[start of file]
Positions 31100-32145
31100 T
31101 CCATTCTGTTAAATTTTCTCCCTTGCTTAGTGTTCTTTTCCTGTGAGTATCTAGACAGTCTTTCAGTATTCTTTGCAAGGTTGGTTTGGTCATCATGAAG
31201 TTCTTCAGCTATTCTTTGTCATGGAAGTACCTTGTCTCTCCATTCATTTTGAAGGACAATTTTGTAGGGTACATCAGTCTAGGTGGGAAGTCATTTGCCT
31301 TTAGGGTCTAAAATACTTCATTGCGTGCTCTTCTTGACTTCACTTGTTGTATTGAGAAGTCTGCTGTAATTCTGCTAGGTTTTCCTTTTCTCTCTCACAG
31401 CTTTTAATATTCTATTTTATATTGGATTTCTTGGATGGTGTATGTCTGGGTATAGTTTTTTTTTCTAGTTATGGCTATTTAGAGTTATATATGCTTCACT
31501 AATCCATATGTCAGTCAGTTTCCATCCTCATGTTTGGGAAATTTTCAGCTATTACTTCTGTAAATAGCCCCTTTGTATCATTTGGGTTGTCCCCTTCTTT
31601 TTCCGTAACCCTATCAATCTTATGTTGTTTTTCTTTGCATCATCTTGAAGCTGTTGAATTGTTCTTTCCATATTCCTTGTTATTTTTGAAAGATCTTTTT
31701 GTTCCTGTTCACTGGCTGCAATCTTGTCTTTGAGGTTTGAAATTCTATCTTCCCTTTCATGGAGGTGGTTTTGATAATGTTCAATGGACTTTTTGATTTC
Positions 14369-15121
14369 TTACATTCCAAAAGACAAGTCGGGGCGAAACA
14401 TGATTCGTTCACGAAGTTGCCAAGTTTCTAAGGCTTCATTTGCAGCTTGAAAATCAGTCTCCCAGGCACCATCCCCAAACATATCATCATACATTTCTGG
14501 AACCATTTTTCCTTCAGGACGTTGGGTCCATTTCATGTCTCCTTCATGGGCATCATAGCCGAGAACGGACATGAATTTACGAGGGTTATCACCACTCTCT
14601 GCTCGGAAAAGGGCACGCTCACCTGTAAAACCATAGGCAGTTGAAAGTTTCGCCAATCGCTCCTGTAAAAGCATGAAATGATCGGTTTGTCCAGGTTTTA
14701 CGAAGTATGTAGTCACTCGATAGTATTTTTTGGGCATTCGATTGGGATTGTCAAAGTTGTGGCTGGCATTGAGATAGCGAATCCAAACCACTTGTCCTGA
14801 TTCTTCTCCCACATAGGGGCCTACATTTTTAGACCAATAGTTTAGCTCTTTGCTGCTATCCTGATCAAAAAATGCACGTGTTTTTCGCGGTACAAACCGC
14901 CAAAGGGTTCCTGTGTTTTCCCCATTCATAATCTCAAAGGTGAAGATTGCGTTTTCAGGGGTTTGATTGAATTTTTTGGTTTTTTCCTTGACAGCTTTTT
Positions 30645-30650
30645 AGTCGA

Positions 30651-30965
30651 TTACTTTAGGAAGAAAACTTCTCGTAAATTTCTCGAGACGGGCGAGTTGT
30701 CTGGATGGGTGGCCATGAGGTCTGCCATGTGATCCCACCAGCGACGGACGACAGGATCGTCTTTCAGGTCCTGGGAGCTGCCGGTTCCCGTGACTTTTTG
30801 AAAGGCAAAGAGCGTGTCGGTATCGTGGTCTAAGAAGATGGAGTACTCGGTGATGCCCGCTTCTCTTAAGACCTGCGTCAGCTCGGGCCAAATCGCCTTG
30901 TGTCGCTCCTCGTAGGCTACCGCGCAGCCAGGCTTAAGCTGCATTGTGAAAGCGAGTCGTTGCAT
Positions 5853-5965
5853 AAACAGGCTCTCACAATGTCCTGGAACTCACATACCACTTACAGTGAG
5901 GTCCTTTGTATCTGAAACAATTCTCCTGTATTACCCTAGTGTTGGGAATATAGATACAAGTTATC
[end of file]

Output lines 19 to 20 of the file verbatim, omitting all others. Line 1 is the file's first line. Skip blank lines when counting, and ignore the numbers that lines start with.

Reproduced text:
30645 AGTCGA

Positions 30651-30965